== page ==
- Eid 2017 calls for a sumptuous spread of delicacies
- Traditional desserts hold utmost importance in celebrating meethi eid
- We bring to you, traditional Eid desserts from across the world
Eid 2017 calls for a sumptuous spread of delicacies to be adorned on your dinner table. If paya curry, a range of sumptuous kebabs, biryanis and delectable desserts are all that you can think of this Ramzan then you need to brace up for the yummy delights that Muslims across the world traditionally prepare to celebrate the holy month. With Eid Ul Fitr - Meethi Eid - just round the corner, we had our curiosity raked and set out to unearth delicacies - unknown to us - that people customary prepare and relish in different parts of the world to mark Ramzan and Eid festivities. Ready for the ride? Here we go!
This sweet treat is usually prepared in the form of a cake and may differ in shape and form across Middle Eastern countries. The preparation has many variations and is also available in the form of bread in countries like Lebanon and Tunisia. Semolina based cookies are stuffed with ingredients like dates and walnuts to be finished as delectable desserts. Ka'ak bi ma'moul - semolina cookies - are greatly relished during Eid festivities in many Middle Eastern and Arab countries. Egyptian Muslims are believed to break their fast on the morning of the Eid Ul Fitr with Ka'ak and a glass of milk.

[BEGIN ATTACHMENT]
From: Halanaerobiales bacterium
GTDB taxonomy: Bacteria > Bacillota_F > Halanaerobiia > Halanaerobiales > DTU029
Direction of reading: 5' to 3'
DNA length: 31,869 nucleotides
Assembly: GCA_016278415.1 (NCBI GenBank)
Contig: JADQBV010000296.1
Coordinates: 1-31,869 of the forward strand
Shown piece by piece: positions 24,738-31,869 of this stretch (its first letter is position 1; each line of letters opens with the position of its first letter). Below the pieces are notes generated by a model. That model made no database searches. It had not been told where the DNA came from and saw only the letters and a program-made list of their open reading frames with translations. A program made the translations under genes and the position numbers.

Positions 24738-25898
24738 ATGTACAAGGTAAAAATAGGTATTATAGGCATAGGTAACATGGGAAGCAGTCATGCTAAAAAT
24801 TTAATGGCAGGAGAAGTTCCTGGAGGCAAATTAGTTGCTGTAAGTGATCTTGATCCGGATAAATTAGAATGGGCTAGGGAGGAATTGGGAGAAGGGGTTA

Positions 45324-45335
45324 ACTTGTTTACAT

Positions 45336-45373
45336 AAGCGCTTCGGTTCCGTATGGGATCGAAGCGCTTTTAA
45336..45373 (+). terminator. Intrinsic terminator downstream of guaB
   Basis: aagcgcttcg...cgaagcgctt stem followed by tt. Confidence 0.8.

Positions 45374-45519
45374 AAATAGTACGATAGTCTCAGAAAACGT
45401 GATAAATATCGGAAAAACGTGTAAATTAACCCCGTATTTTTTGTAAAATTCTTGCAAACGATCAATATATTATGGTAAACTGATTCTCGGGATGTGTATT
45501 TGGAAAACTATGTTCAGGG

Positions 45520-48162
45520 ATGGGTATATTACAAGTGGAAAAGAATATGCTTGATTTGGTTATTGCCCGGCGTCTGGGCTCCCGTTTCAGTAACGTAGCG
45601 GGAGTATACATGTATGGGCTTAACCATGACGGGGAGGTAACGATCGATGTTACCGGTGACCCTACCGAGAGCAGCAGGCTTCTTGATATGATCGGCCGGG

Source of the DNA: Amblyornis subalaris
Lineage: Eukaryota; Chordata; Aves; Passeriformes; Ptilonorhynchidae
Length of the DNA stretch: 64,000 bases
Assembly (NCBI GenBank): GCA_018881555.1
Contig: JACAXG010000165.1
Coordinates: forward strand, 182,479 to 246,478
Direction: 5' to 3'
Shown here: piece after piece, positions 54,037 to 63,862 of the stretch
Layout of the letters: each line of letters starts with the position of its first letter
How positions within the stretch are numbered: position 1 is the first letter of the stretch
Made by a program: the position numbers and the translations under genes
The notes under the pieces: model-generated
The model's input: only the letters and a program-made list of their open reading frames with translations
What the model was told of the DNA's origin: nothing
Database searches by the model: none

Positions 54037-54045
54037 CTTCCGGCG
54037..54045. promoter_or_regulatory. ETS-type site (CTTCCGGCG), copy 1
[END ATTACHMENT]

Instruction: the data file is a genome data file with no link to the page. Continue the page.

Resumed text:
(Also Read: Why is Eid Ul Fitr is Also Called 'Meethi Eid'?)
One can liken this to the desi sooji kheer cum halwa, while it remains the tradition semolina pudding of Syria. Semolina is roasted and then cooked with syrup and a host of nuts and dry fruits with a dash of cinnamon and star anise to seal the deal. It is traditionally sold on the morning of the Eid Ul Fitr by local vendors in Syria.
Another sweet delight, this one hails from Yemen. This looks like a pizza or a crepe. The recipe is fairly simple which involves baking dough in layers, often with a mixture of butter in between, and topping it with honey and nigella seeds.
Malaysian Muslims celebrate Eid, locally called Hari Raya, by preparing small, bite-sized desserts called Kuih. These are generally steamed and include wheat, eggs, butter and sugar as primary ingredients. These treats are not usually confined just as desserts but are also eaten throughout the day owing to their small portion size. Apart from Malaysian Eid festivities, these are also included in Chinese New Year celebrations.